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3D FRACTURE MECHANICS ANALYSIS OF THERMOMAGNETOELECTROELASTIC ANISOTROPIC SOLIDS ACCOUNTING FOR CRACK FACE CONTACT WITH FRICTION

Thermal expansion of the material usually causes existing cracks to close, resulting in the requirement to consider contact problems. The latter are complicated since one should consider the contact of crack faces accounting for sliding, friction, and unknown contact area. This study tries to solve this task by development of the 3D boundary element approach with iterative solver, which can determine the contact zone, sliding of crack faces and account for friction between them. Moreover, multifield materials and various thermal, mechanical, electric and magnetic boundary and contact conditions can be considered.
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CYCLIC EFFECTIVE NEAR-FIELD LOADING BASED ON THE DOMAIN INTEGRAL METHOD

This paper presents a modification of the domain integral method for cyclic loading and crack closure to compute the cyclic effective J-Integral as a near-field loading parameter. The path-dependency of the solution is discussed for different reference states of the field quantities in a cycle. It turns out that refering to the crack opening time point the cyclic effective J-Integral is path-independent for a domain outside the active plastic zone. The validity of this procedure is discussed by comparison with a global energy approach and theoretical field solutions for the J-controlled zone.
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A PERIDYNAMIC FATIGUE MODEL BASED ON TWO-PARAMETER REMAINING-LIFE FORMULATION

In this paper, a new two-parameter remaining-life concept is introduced in the development of a peridynamic fatigue model. Based on the proposed remaining-life concept, the R-ratio effect is accounted for in the crack growth simulations by applying two independent controlling parameters of cyclic bond strain and maximum cyclic strain in the peridynamic remaining-life governing equation. The validation of the model is performed by assessment of correlation between predicted and experimental crack growth data for 2024-T3 aluminum alloy at various R-ratio loading conditions. The model predicted results show a good agreement with experimental crack growth data.
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FAST INFERENCE OF CRACK TIP POSITION AND STRESS INTENSITY FACTORS FROM DISPLACEMENT DATA

Fracture prognosis and characterization efforts require knowledge of crack tip position and the configurational driving force acting on the crack. Here, we present an efficient numerical approach to determine these characteristics under a consistent theoretical framework from displacement data. The novel approach utilizes the separable characteristics of the asymptotic linear elastic fracture mechanics model to expedite the search for crack tip position and is particularly useful for noisy displacement data.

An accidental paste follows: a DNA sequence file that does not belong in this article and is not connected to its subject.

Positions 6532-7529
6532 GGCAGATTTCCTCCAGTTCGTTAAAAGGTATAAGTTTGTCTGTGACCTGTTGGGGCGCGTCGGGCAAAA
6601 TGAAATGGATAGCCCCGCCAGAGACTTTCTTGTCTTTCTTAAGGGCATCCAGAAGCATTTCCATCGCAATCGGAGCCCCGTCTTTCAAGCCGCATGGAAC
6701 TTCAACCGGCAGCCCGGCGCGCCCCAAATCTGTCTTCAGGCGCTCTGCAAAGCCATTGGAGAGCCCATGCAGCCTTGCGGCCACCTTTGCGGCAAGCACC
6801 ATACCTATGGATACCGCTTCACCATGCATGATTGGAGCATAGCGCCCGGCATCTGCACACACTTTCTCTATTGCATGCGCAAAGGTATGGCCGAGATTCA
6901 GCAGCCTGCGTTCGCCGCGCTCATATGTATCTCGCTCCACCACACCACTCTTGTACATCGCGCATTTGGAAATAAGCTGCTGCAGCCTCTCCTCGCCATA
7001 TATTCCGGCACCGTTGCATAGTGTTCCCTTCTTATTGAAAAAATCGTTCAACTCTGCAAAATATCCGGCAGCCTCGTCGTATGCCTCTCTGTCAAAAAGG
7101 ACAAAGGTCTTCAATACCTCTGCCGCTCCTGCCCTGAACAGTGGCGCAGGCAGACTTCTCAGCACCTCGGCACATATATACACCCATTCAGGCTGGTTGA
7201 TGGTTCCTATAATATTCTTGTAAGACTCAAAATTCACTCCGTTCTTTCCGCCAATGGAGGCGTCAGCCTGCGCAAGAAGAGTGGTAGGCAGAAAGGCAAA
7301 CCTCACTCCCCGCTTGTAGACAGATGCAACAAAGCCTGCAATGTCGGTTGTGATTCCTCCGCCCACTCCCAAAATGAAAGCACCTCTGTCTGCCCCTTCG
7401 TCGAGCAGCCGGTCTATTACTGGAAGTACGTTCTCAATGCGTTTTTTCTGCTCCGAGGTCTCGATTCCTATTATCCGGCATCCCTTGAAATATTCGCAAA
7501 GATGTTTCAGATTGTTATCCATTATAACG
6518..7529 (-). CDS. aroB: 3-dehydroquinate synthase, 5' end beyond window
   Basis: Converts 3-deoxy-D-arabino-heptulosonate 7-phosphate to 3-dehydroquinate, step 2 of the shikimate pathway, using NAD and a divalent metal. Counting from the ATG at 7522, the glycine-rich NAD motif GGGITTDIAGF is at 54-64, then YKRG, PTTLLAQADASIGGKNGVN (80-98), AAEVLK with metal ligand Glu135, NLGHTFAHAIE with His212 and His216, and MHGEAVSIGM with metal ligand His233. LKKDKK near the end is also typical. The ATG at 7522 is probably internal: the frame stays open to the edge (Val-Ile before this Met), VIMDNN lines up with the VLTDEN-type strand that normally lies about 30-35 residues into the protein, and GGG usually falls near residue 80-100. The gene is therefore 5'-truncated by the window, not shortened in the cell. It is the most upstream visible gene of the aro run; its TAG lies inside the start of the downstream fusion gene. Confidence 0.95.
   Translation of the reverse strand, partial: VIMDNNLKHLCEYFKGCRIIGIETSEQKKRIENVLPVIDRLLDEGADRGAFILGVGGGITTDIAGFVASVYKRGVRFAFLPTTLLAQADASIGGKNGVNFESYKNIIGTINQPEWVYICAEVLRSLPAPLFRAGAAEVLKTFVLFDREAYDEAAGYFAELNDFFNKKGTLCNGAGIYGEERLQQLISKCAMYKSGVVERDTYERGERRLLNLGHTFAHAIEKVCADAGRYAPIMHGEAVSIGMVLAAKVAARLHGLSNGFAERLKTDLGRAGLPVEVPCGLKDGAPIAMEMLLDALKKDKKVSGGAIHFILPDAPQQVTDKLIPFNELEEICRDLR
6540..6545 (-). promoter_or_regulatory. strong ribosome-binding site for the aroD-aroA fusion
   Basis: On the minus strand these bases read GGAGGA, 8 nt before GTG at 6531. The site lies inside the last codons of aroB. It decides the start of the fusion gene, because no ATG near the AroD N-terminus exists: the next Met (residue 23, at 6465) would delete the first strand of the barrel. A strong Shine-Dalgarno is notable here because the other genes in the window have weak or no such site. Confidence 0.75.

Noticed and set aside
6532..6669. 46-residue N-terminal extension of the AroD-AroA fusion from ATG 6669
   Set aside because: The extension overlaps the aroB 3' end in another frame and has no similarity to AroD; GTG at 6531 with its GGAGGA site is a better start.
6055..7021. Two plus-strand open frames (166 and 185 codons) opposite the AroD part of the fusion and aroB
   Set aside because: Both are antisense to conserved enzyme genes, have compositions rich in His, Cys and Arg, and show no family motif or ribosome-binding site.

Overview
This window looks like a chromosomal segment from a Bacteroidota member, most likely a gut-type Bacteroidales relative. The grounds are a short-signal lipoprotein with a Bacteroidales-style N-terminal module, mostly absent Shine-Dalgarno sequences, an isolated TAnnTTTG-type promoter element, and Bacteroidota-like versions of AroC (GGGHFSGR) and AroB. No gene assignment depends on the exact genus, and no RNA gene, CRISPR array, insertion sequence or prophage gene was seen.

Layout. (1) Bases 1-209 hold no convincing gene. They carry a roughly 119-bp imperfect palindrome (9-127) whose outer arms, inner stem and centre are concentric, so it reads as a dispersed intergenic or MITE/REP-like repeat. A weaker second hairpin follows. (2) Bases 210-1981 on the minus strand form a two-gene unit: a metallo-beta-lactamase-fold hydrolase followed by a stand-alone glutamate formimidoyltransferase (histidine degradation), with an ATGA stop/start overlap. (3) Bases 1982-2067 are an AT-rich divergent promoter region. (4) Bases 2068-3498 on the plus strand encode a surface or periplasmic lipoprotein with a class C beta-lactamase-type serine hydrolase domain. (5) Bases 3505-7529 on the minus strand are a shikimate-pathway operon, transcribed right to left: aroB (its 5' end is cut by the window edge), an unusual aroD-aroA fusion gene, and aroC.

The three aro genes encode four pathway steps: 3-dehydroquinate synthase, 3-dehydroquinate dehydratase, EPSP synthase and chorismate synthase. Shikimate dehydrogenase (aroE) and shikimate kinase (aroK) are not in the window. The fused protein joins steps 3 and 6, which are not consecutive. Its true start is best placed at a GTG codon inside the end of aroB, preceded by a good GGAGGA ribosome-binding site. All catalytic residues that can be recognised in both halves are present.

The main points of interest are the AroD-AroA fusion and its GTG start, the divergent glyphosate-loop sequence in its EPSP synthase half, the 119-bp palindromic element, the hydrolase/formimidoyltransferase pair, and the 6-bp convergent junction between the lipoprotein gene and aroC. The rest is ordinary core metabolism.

The importance of accurately locating crack tip position is assessed when quantifying the crack driving force from observed displacements. The proposed separability approach for quickly inferring crack tip position is introduced, setting the stage for subsequent assessment of the utility of the separability approach. Comparing to the widely-used displacement correlation approach, we examine performance in cases involving bad starting guesses, noise, and non-conformance with the asymptotic linear elastic fracture mechanics model, e.g. inelastic material behavior and finite geometries. We envision our proposed separability method and the associated code that has been made freely available to be of use to those doing experiments (involving digital image correlation) and simulations where the crack tip position is not explicitly defined, e.g. finite elements with damage models and atomistic simulations of crack growth.
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SIMULATING CRACK CLOSURE WITH COHESIVE ZONE ELEMENTS DURING CRACK GROWTH

Closure and the cohesive effect at crack fronts/surfaces play key roles in simulating crack growth. In this paper, fracture analysis method has been coupled with finite element remeshing techniques to automatically insert cohesive zone element on crack surfaces when cracks propagate, and then multiple cohesive zone models are compared and discussed. This feature has been implemented in Ansys Mechanical MAPDL so that customers are capable of accurately analysing crack growth in a more general background.